One Way to Shut Her Up: nonfiction

Ester Bloom 


Shaping a career out of my marketable skills post-college was like trying to build a castle out of mud and twigs. I applied for jobs because I was trying to be practical, and a job could put in me in the black, whereas my other option—an MFA program—would suspend me in the literary world of the red wheelbarrow, glazed with rainwater, beside the white chickens. After a phone interview, a preliminary interview, a grammar test, and a typing test, I sat at last across a desk from Pat, the head of HR at the New York office of the Very Important Talent Agency (VITA).

Pat was a pillar of a woman who wore candy-red glasses that matched her Dansko clogs. Though her accent placed her roots in the heartland, her manner made it clear that New York was her native soil. Under her scrutiny, despite my résumé and my new Longchamp purse, I felt like an immigrant at Ellis Island being checked for lice.

“I’ll be frank you with you,” said Pat. “I don’t think you want to be an agent.” One instinct urged me to jump to my feet and pledge allegiance, under the assumption that this was a test. A second instinct told me Pat would be able to see through any act. She was right: I didn’t want to be an agent; I wanted to be employed. I decided to sit quietly and wait for the “but.”

“But,” she said after a moment, “we do have another option: we can start you as a floater. You can work here, get to know the place, see if this is the right fit.” She paused, then straightened up and slammed her hand down on her desk, jostling her collection of Yankees memorabilia. “I’ve hired a lot of people who turned out to be stupid, and I’m tired of it. So I have to ask you: are you stupid?”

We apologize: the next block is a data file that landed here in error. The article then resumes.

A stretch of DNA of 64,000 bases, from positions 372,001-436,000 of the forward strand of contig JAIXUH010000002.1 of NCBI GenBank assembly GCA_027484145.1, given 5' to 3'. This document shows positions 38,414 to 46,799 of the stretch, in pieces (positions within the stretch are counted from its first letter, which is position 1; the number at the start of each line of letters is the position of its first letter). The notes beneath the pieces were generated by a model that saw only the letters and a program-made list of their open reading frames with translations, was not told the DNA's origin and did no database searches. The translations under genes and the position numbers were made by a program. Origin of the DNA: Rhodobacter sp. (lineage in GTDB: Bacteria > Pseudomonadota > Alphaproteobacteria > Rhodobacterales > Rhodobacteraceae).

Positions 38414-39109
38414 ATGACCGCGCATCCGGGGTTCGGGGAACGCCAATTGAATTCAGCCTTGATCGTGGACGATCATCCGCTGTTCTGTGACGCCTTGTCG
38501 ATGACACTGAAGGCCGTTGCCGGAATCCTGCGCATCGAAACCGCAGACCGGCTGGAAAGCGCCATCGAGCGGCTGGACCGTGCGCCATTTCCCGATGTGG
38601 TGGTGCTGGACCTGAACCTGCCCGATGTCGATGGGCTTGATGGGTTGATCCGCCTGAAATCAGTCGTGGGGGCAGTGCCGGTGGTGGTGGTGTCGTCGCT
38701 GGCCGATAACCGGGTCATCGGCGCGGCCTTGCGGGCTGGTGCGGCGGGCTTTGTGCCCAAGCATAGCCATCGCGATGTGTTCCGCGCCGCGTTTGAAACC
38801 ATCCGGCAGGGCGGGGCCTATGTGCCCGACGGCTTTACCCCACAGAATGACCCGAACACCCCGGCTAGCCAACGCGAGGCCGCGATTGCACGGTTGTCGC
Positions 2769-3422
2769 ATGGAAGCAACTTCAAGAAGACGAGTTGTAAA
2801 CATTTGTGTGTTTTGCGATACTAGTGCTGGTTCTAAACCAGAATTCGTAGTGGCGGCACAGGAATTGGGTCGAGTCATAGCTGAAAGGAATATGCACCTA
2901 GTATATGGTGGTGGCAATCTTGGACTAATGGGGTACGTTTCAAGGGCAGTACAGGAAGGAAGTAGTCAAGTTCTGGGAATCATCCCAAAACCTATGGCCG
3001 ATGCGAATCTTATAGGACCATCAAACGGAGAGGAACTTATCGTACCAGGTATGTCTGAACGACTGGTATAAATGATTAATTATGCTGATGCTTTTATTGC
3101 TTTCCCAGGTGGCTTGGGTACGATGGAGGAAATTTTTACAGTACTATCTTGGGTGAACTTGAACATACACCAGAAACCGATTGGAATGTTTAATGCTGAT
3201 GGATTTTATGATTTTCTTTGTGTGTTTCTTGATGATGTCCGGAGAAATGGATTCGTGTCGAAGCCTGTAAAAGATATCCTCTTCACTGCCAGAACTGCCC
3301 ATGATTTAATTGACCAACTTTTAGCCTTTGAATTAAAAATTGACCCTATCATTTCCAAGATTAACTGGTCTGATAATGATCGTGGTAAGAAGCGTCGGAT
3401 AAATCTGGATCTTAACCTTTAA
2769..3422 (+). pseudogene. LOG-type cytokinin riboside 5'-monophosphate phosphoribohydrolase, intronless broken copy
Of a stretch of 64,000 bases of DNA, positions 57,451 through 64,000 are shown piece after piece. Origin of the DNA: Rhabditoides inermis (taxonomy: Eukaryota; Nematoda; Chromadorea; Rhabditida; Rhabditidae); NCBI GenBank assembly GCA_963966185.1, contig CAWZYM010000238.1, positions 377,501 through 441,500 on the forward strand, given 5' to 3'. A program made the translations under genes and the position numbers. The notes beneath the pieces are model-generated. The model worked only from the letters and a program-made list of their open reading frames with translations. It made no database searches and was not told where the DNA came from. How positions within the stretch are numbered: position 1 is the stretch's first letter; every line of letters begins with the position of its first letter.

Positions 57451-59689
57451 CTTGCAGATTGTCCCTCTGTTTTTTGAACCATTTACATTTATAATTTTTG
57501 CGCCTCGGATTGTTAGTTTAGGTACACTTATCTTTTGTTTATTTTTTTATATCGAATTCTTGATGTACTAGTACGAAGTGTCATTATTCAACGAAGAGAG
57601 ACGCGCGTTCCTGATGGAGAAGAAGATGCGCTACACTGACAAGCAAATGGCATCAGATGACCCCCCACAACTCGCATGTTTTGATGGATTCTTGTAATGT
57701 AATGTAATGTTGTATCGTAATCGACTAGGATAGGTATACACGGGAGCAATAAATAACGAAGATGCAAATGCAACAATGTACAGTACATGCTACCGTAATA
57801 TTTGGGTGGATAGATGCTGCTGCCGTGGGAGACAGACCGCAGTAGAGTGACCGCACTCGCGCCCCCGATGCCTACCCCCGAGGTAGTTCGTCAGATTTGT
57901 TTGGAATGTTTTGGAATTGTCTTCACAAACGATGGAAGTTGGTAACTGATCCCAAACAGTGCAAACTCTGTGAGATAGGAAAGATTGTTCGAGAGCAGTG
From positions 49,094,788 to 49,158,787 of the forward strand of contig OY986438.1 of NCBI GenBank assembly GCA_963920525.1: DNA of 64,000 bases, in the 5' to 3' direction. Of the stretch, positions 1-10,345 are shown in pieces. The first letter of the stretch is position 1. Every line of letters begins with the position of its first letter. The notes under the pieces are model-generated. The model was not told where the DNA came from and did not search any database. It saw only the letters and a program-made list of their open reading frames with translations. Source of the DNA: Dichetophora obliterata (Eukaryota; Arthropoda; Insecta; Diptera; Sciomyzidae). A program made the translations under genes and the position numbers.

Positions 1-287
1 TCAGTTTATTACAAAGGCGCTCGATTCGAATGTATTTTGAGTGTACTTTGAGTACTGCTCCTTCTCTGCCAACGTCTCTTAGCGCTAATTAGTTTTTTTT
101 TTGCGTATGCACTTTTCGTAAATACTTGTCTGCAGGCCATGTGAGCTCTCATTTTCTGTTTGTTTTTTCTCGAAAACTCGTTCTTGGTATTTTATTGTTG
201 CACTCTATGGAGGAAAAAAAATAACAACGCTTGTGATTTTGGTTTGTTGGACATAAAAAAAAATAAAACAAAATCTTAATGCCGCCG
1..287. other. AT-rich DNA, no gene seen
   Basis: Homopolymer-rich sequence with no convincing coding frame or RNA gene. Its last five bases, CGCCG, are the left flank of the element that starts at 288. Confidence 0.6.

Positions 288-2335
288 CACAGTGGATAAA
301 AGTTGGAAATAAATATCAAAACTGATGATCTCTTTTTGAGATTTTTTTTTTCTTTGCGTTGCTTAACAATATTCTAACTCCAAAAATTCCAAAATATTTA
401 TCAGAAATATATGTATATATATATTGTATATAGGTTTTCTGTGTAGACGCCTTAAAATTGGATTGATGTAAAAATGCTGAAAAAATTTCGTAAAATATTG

It was a fascinating question. I was planning to parachute into an overcrowded, overheated city, with my boyfriend Ben as my only companion. Ben was a skinny vegetarian as prepared to start law school as a bone is prepared to be thrown to wolves. Home would be the extra bedroom of a 30-year-old pothead who decorated her walk-up apartment with Phish posters and her own paintings of women turning into trees. We did not have trust funds or close friends to fall back on. The past year of college had put me through an emotional shredder. After my dog and then my grandfather died, I spent sleepless nights waiting for the third shoe to drop from misfortune’s dangling foot.

As Pat glared, I realized that “Are you stupid?” was intended to be a straightforward question. Though my emotional state was shaky and my confidence cheesecloth, one thing remained certain: I was smart enough to know when to tell someone powerful what she wanted to hear. Meeting Pat’s eye, I said, “No. I’m smart.” I hoped to God that much was still true.


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